playing card G3: Camille Pissarro: Bords de la Seine à Bougival (1871)April 14, 2020
playing card F4: Edgar Degas: Portrait of Count Lepic and his daughters (1870)April 14, 2020
Jan Vermeer: The Concert (1664)
longest side (cm)
est. value ($ mill.)
Jan Vermeer van Delft
Jan Vermeer van Delft's painting The concert is just one of around 37 works of art known worldwide that are awarded to the Dutch master. It was completed by the baroque painter around 1664 and has the dimensions 72.5 x 64.7 cm. It was stolen from the Isabella Stewart Gardner Museum in Boston on St. Patrick’s Day in March 1990.
Description of the oil painting “The Concert”
The painting shows a scene in which three people play together. According to general art history, the person in the middle is supposed to be a man, although he has long hair and you can only see him from behind. The lady on the left plays a spinet or piano, while the lady on the right holds a sheet and sings. The alleged man seems to be playing a guitar, perhaps an old baroque rock star. Music scenes in paintings are said to symbolize love and seduction at the time of the Baroque. So Jan Vermeer captured a kind of Elvis Presley with female accompaniment in his picture.
The art theft from Vermeer's painting “The Concert”
While all of Boston was celebrating St. Patrick's Day in March 1990, the doorbell rang late in the evening at the main entrance to the Isabella Stewart Gardner Museum. The security service in the museum keeps watch like every other day. The value of the Stewart Gardner Museum is immeasurable: a total of around two and a half thousand important art history exhibits can be viewed here. Just not at night, especially not for regular visitors.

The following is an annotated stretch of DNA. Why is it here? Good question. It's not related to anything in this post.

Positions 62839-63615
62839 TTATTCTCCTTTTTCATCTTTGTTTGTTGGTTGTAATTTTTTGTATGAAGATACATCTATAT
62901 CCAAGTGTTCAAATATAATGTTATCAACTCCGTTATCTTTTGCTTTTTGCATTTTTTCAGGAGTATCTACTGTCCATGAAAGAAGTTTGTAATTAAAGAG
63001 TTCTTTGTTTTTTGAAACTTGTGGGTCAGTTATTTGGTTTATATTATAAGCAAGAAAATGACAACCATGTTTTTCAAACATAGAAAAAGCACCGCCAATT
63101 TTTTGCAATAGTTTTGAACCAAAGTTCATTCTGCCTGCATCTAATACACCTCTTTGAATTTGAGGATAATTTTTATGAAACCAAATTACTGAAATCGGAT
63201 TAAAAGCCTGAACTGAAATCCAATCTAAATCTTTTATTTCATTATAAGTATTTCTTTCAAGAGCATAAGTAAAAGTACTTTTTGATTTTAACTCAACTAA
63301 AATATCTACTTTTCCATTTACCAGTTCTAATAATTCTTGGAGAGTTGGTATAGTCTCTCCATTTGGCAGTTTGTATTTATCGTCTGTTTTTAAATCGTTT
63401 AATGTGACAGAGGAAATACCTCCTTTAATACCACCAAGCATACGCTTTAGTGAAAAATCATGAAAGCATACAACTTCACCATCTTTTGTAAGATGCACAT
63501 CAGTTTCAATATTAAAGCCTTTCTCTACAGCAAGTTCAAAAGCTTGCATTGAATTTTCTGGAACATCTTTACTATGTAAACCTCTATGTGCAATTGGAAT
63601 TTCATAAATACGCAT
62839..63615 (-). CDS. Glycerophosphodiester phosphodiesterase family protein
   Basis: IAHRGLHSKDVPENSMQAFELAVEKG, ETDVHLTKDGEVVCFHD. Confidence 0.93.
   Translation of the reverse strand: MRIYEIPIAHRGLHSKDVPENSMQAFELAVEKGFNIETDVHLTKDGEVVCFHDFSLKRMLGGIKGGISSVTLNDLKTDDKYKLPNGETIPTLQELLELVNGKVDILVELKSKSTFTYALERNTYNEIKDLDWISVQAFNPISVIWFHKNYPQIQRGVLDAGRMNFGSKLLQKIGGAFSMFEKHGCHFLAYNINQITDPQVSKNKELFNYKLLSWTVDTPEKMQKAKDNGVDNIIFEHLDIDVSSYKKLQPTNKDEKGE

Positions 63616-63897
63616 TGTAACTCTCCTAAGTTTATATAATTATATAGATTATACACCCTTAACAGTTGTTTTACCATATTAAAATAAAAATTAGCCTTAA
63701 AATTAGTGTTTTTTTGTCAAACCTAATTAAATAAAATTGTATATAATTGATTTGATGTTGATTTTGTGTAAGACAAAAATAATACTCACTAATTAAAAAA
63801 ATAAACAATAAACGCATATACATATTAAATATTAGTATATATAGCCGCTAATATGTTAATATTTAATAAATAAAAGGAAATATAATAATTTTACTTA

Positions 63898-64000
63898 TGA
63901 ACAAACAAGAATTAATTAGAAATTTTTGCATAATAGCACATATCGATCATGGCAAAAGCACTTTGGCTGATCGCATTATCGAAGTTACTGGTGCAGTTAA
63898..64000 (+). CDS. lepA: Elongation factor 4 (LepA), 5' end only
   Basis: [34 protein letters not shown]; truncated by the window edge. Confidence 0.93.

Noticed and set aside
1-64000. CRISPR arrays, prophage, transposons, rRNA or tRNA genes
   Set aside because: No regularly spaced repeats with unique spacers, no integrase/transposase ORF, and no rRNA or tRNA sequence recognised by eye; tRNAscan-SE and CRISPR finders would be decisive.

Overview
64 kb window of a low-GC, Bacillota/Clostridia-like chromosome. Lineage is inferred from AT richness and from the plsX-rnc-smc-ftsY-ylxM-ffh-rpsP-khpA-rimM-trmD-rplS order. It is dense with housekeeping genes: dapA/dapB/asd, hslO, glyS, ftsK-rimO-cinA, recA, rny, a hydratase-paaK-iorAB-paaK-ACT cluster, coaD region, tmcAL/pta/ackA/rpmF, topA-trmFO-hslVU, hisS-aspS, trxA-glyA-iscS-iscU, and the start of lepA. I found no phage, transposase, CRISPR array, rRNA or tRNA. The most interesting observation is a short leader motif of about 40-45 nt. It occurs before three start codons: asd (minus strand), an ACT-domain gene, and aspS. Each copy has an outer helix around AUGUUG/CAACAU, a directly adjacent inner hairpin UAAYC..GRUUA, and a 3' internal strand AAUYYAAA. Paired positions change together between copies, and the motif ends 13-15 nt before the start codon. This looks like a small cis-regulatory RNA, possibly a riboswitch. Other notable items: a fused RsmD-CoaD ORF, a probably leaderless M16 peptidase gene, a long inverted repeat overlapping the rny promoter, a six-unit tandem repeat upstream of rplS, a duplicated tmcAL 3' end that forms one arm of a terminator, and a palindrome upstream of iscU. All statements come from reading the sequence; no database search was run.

With security cameras (there were no webcams yet), the guards saw two police officers standing at the entrance. "A silent alarm was raised, can we come in?" it sounds through the intercom. The security guards' regulations clearly state that you should never open the doors without first informing the museum director. Even better, you check the silent alarm, then send the waiting policemen away from the door and do not need to inform the museum director at all, especially not on St Patrick's Day, a holy holiday. But contrary to all regulations, the guards open the door and let the two police officers enter.
Works of art worth over half a billion dollars stolen
Now everything happens very quickly: Both guards are overwhelmed, tied up and gagged by the police and locked in different rooms. The next day the whole world knows: Two thieves disguised as police officers deliberately stole 13 works of art worth $ 300 million at the time - which corresponds to a current value of about $ 540 million. Among the paintings is Jan Vermeer's artwork Das Konzert. The particularly tragic thing about it is that it has not yet emerged.
The paintings have not appeared until today. The FBI suspects the Irish gangster James Bulger, who was arrested in California in June 2011, behind this spectacular art robbery - but for 19 times murder, drug trafficking, extortion and money laundering. Some claim that Burgler stole the works of art that night in 1990 in an attempt to alleviate the circumstances after his eventual arrest - this strategy is said to be common among criminals.